Data on Reinfection Risk from SARS-CoV-2 Variants Profoundly Impacts Mask-Wearing Debate
New research finds individuals previously infected by or vaccinated against SARS-CoV-2 — the virus that causes coronavirus (Covid-19) — are not at risk of reinfection from common variants of the virus. The results raise numerous questions about whether certain guidelines are current and up to date, to include mask-wearing for certain individuals in public.
The scientists obtained serum samples from three groups and compared the neutralizing-antibody response to four variants in both infected and vaccinated individuals. That includes the variant B.1.1.7 (SARS-CoV-2/human/USA/CA_CDC_5574/2020 ), which was originally identified in the United Kingdom (UK) and drew more concern due to increased transmissibility.
“This study found neutralizing activity of infection- and vaccine-elicited antibodies against 4 SARS-CoV-2 variants, including B.1, B.1.1.7, and N501Y,” the discussion stated of the results. While the authors of the study recommend monitoring neutralizing-antibody responses after infection and vaccination when additional variants emerge, the findings “suggest that infection- and vaccine-induced immunity may be retained against the B.1.1.7 variant.”
The findings of the research have profound implications on a number of pandemic issues currently being debated, to include the fear of reinfection and mask-wearing in public.
During a hearing on March 18, Senator Rand Paul, R-Kty., clashed with Dr. Anthony Fauci over prior studies also indicating those who have been vaccinated or have recovered from Covid-19 are unlikely to transmit Covid-19 and therefore don’t need to wear a mask. In January prior to the wide administration of the vaccine, only about 31 cases of confirmed reinfection were recorded. That’s a small and admittedly dubious number given both the fraction of total infections it represents and the issues with testing regimes.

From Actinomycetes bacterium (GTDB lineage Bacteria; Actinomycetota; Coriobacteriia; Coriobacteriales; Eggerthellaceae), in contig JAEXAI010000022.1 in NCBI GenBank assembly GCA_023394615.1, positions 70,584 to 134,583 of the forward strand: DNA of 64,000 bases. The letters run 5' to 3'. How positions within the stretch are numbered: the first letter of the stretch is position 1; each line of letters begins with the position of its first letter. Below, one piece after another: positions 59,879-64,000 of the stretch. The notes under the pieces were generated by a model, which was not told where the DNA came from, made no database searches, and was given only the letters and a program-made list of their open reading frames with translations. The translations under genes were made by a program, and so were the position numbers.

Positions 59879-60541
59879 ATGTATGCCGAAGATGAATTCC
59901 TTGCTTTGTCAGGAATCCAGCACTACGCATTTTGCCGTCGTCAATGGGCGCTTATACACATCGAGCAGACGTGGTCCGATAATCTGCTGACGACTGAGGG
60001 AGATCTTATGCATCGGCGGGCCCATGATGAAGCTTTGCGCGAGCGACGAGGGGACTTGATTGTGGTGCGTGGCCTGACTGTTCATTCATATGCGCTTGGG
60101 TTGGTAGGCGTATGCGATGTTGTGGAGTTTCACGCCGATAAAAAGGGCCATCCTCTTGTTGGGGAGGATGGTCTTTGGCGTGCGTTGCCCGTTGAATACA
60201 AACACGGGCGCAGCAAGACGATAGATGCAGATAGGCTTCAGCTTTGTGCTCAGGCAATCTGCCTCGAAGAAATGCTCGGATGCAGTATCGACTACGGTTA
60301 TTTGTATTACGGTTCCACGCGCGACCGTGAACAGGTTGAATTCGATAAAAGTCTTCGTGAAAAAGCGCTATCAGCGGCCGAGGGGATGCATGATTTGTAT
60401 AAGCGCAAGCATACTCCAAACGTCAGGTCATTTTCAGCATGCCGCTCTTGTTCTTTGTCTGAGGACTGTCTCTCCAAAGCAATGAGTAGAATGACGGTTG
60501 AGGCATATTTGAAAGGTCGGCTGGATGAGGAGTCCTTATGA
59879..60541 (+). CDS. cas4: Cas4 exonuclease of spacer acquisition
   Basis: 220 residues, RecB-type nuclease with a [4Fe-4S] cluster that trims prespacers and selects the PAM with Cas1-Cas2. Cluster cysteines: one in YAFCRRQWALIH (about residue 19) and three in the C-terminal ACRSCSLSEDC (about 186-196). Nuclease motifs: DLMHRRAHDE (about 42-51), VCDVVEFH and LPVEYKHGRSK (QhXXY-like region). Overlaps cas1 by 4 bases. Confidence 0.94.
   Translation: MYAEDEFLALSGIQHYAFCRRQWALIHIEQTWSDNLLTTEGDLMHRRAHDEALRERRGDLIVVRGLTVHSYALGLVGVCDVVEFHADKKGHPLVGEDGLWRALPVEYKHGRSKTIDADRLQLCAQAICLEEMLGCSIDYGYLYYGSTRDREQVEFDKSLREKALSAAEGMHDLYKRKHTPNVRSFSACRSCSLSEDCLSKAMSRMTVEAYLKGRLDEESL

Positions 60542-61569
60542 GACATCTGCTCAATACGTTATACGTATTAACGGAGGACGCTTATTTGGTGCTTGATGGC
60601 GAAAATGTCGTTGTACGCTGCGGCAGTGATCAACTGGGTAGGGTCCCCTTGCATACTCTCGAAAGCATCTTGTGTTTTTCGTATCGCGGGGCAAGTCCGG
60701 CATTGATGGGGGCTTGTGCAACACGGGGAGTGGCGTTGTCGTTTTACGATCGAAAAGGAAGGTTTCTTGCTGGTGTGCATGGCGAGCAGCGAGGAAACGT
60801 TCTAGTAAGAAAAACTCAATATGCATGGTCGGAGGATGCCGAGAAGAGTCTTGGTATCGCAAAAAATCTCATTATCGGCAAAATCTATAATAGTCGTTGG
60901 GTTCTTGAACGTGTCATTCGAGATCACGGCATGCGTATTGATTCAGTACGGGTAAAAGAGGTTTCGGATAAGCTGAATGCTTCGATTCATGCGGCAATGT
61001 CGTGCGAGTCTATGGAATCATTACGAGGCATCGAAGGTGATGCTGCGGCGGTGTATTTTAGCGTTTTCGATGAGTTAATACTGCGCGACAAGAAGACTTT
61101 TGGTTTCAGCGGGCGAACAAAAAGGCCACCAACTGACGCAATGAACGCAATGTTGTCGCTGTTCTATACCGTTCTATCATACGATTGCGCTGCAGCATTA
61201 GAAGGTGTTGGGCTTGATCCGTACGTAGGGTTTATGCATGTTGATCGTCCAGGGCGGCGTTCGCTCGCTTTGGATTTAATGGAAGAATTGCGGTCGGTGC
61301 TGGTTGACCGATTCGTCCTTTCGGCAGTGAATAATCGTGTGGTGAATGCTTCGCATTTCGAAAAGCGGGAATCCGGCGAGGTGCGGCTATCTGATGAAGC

This new research — Neutralizing Antibodies Against SARS-CoV-2 Variants After Infection and Vaccination — was published just one day after the exchange between Senator Paul and Dr. Fauci, and supports the argument made by the former, who consequently, is also a doctor. Interestingly, one of the three groups of individuals from which serum samples were obtained for the study came from the National Institute of Health (NIH).
It’s unclear whether Dr. Fauci was unaware of this research, though it strains credulity to think he was not made aware, given his capacity as a key member of the administration’s pandemic response and his association with the NIH.
The authors of the research paper are Venkata Viswanadh Edara, PhD at Emory University Department of Pediatrics in Atlanta, Georgia; William H. Hudson, PhD at Emory Vaccine Center in Atlanta, Georgia; and Xuping Xie, PhD at the University of Texas Medical Branch in Galveston.